Lawn care is an important part of being a homeowner. It keeps your home looking good and probably pleases the neighbors.
However, it’s easy to waste money on expensive care. Here are some common mistakes to avoid if you want to cultivate a green lawn and keep more money in the bank.
Buying the wrong kind of seed
Fixing dirt spots in your yard with seed is an easy solution for homeowners — but only if you do it right.
Make sure you’re buying seed that matches your grass type, and look for labels stating that it’s “premium seed.” Believe it or not, some grass seed contains weeds, and you want to avoid that so you don’t end up spending extra cash to get rid of those weeds.
Mowing too close
Cutting your grass too low can cause it to die out, leading to a costly fix.
Your lawn could have issues absorbing sunlight and establishing roots if it’s less than 1 inch high after you cut it. So, give it some extra room to grow a little taller.
Using a bad sprinkler system
Using sprinklers can be a good way to keep your lawn green and growing.
However, it’s essential to install the right system for your yard. Make sure your sprinklers provide enough water and are in the best locations to irrigate your lawn and flowers properly.
Watering too often
You can turn a good sprinkler system into something bad if you overwater your lawn and plants.
Heritage Lawns & Irrigation in Olathe, Kansas, recommends using one-third of an inch of water three times weekly.
Failing to sharpen mower blades
Like knives and other blades, mower blades can get dull after repeated use. They need to be sharpened from time to time.
Skipping this vital maintenance could result in torn grass blades, which can turn your grass brown and make it more susceptible to pests and disease.
Not cleaning up lawn clumps
Lawnmowers often have a bag attached to them that collects clumps of mowed grass for easy disposal.
Leaving those clumps of clipped grass in your yard can cause issues with the healthy grass, as sunlight might not get to the lawn.
Pro tip: Consider investing in a self-mulching mower, which doesn’t require a bag or cleaning up clumps.
Watering at the wrong time
Watering your lawn is more than just turning on a sprinkler. Turn your sprinklers on in the morning to give the water time to soak in before it gets too hot during the day.
Watering at night could lead to disease and rot, as excess water won’t be able to evaporate before the sun goes down.
Ignoring seasonal changes
Hot, dry summers have to be treated differently than wet springs when it comes to what’s healthy for your lawn and plants. Don’t forget to factor in autumn, which might mean leaf removal.
Overall, it’s important to learn how often and how aggressively you should mow based on the season and know the best time to aerate.
Failing to add fertilizer
Fertilizer can be a great way to help your lawn when it’s growing. However, adding the right fertilizer to your lawn and distributing the correct amount is essential so it doesn’t burn your grass.
Pro tip: Some states have restrictions on the type of lawn fertilizer you can use, so make sure you know what is allowed.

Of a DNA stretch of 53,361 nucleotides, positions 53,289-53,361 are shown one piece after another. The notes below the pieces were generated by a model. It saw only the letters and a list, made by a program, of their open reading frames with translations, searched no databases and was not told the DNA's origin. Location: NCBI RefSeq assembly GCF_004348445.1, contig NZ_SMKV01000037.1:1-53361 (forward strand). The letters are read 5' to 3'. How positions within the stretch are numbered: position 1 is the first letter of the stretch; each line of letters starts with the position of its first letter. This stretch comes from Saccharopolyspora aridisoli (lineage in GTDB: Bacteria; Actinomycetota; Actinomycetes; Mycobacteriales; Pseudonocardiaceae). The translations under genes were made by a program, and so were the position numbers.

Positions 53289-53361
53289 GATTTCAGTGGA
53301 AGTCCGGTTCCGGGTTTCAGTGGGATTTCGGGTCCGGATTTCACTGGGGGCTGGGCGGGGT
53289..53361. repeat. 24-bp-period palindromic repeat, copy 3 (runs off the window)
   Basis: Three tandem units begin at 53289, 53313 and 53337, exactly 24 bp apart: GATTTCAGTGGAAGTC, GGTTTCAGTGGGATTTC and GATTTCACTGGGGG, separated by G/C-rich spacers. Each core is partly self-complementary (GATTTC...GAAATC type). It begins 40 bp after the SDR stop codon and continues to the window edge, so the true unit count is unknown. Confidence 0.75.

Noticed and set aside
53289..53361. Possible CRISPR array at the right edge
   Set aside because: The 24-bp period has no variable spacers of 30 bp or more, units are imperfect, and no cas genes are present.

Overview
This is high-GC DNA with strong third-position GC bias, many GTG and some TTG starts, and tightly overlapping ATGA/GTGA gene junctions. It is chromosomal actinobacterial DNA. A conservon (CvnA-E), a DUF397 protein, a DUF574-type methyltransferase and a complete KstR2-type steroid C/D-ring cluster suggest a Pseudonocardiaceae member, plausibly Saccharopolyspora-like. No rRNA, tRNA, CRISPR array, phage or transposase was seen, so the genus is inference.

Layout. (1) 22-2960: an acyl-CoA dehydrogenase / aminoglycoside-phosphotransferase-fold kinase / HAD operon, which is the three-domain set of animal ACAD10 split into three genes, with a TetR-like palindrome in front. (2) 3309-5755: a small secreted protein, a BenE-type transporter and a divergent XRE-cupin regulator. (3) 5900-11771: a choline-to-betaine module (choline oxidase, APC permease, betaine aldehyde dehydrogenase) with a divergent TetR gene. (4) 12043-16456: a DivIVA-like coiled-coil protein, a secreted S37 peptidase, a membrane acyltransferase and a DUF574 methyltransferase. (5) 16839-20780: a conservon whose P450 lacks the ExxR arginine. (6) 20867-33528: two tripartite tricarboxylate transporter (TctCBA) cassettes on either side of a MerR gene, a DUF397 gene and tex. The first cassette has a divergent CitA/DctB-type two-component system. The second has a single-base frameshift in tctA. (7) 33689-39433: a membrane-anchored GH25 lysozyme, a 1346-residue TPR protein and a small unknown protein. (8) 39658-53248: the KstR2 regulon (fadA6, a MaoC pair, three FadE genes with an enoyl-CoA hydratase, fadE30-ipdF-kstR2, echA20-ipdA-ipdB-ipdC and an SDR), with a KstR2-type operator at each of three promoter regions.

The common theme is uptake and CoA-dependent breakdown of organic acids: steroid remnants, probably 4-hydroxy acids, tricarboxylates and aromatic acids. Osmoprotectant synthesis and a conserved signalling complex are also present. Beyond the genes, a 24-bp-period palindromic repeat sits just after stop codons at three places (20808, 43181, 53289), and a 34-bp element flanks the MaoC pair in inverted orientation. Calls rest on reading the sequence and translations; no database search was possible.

Skipping weed prevention
Crabgrass can be incredibly frustrating when it breaks through and spreads its way over your well-cared-for lawn.
Instead, make sure you use weed prevention regularly to keep these nuisances from breaking through your lawn.
Overlooking alternatives to a traditional lawn
Just because everyone else has a lawn doesn’t mean you must follow suit. Check with your local government to see what regulations exist regarding lawns.
Consider replacing your grass with breathable artificial turf, plenty of flowers, or a rock garden.
Using a lawn mower that is a gas-guzzler
Do you hate the smell and loud noise of a gas-guzzling mower? Consider getting an electric mower instead.
It will likely be much quieter than a gas-powered mower, and you won’t have to store cans of gas in your garage.
Putting grass where it won’t grow
Not all spots on your property are created the same. That means there may be certain areas where grass won’t grow.
Instead of trying to make it work, consider other options, such as ground-cover plants that thrive in shady conditions. Or, build a patio or backyard oasis where the grass won’t grow.
Mowing the same way each week
Many people mow their lawns using the same pattern every time, but that might not be best for the yard.
Switch up your route from week to week to prevent grass from becoming bent in one direction. A little variety in your lawn routine can make the grass look better.
Not winterizing your sprinklers
Before winter arrives, turn off and drain your hose bibs. You also need to winterize sprinklers so that the water in the sprinkler lines doesn’t cause serious issues.
Make an appointment with a professional sprinkler company to shut down your system and blow water out of the lines.
Following the tips on this list can keep your lawn green while also helping you boost your bank account as you avoid overspending on this chore.
Remember to create a budget to keep your spending in check when it comes to your yard. As a bonus, this budget might also help you reach other important financial goals.